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A pilot program in Oregon’s Willamette Valley will test how well artificial intelligence-enabled sensors can identify and characterize wildfires, which will help with responder resource allocation and boost community resilience.
Firefighters may soon be able to detect different fire types based on chemical gas concentrations and particulate sizes using sensors and artificial intelligence algorithms currently under development.
Fifteen devices recently deployed across Oregon’s Willamette Valley will operate throughout the wildfire season under a pilot program conducted by the Department of Homeland Security’s Science and Technology Directorate, the agency said in a Feb. 9 announcement. The goal is to test the technology’s smoke detection abilities so firefighters can confirm ignition quicker, scale resources for appropriate allocation and monitor fire behavior during the containment process.
The systems will not only help responder efficiency, but as the technology advances, they could also be a part of a network of street lights, utility poles and residential doorbell camera systems, S&T’s Sensors and Platforms Technology Director Jeff Booth said in an email. In the future, they “could become part of a home alerting service, or insurance plans, or deployed on government/private vehicles for package delivery or emergency services providing a mobile detection service,” he said.
The devices were developed by companies Breeze Technologies and N5 Sensors and installed in partnership with the University of Oregon’s Oregon Hazards Lab.
To monitor and track fires, the pilot also features internet-connected, machine learning-enabled cameras provided by the ALERTWildfire program, a consortium of the University of Nevada, Reno, University of California San Diego and the University of Oregon. Firefighters and first responders can assess landscape conditions, fire behavior and weather in real-time and time-lapse imagery using the cameras. ALERTWildfire also provides public-facing video feeds that could facilitate faster evacuations, according to the announcement.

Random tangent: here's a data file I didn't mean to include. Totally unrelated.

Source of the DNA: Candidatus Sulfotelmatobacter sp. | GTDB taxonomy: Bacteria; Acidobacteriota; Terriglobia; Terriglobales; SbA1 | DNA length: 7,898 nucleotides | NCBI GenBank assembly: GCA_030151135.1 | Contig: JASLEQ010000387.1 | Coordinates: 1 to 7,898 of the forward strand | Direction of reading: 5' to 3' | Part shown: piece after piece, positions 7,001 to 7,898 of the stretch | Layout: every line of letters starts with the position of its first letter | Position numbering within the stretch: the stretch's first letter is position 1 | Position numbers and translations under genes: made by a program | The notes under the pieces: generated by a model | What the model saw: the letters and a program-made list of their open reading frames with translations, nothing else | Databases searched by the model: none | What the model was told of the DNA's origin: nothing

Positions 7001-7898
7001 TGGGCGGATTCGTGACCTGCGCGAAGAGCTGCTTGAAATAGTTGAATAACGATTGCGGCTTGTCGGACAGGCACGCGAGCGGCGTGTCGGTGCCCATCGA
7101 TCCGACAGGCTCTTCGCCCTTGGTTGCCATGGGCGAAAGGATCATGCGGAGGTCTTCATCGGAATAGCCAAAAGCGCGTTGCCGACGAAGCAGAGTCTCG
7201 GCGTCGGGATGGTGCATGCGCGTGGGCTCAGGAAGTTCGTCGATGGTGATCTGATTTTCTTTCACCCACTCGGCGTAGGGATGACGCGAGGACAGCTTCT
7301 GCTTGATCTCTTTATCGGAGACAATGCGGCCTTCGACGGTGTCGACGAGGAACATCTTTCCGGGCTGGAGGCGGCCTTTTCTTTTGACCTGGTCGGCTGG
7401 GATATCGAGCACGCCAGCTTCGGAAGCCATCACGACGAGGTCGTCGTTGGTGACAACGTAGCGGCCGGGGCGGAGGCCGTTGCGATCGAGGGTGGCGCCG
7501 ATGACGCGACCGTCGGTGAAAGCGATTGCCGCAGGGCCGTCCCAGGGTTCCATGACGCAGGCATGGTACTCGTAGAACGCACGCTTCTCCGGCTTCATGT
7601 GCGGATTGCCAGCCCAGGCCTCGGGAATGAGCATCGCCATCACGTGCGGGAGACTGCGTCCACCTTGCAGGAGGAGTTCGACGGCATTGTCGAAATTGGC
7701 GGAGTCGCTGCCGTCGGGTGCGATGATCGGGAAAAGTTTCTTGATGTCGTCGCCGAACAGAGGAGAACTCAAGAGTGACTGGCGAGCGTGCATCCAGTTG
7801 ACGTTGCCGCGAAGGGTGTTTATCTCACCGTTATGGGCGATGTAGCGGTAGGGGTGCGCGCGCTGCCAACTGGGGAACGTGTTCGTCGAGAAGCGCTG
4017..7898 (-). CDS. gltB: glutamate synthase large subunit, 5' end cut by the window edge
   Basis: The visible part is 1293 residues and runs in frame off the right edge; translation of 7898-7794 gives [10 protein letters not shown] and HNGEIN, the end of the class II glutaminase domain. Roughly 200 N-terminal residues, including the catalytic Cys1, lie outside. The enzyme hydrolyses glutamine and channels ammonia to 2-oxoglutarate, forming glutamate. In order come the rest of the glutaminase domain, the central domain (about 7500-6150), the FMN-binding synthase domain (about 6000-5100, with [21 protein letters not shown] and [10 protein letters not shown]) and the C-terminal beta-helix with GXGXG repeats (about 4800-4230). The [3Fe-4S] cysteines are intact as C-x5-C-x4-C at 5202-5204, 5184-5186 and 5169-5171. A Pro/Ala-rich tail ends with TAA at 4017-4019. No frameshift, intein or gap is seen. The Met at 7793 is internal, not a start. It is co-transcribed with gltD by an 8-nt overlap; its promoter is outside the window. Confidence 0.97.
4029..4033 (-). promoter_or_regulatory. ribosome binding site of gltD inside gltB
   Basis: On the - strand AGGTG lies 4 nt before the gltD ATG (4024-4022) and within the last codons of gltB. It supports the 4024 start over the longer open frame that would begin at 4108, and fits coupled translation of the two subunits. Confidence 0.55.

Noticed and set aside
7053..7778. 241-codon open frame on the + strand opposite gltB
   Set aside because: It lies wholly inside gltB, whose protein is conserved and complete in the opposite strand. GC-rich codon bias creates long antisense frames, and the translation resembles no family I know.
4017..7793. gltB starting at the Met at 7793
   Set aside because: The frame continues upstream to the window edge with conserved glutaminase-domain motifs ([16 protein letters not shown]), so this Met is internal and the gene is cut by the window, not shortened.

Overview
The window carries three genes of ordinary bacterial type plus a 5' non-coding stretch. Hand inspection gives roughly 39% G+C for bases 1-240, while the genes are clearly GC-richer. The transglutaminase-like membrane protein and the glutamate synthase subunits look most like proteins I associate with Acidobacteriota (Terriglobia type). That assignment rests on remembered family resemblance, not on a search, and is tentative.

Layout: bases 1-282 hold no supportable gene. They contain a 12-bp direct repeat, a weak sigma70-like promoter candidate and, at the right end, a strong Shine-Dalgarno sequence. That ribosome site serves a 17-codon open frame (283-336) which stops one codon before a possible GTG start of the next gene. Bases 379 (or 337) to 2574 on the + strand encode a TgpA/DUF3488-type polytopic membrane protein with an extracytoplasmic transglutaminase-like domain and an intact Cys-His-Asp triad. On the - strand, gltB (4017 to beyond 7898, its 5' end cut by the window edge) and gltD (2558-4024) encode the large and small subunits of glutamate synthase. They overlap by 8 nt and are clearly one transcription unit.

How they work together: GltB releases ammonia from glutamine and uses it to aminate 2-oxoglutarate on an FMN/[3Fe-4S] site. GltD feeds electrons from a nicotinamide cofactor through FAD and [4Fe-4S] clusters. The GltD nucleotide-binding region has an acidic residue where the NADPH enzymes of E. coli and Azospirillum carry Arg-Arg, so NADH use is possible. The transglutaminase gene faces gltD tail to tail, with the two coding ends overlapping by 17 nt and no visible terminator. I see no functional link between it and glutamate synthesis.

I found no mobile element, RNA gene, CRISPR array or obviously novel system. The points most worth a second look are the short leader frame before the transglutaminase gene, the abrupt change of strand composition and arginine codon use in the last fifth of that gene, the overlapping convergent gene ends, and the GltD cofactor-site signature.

Using a cell signal, the smoke detectors will upload data to the cloud where firefighters are alerted of fire events via dashboards. Data gathered during the pilot will be used to “refine the AI to help avoid false positives, improve detection times, while also determining distance between sensors to help reduce deployment costs and maximizing efficiency for placement locations,” Booth said.
The sensors’ performance will be evaluated against each other as well as compared with traditional surveillance such as ALERTWildlife cameras, which may impose prohibitive operational and maintenance costs for agencies, he said. S&T also plans to conduct controlled burns with state and local fire officials to further assess the devices’ detection capabilities and monitor environmental factors such as wind speed, humidity, temperature and other local conditions throughout the burn.
“With wildland fires being a ‘clear and present danger’ to the United States, sensor research efforts and the public/private partnership with stakeholders like ALERTWildfire are what we hope to be part of the solution for improved public safety and community resilience,” Booth said.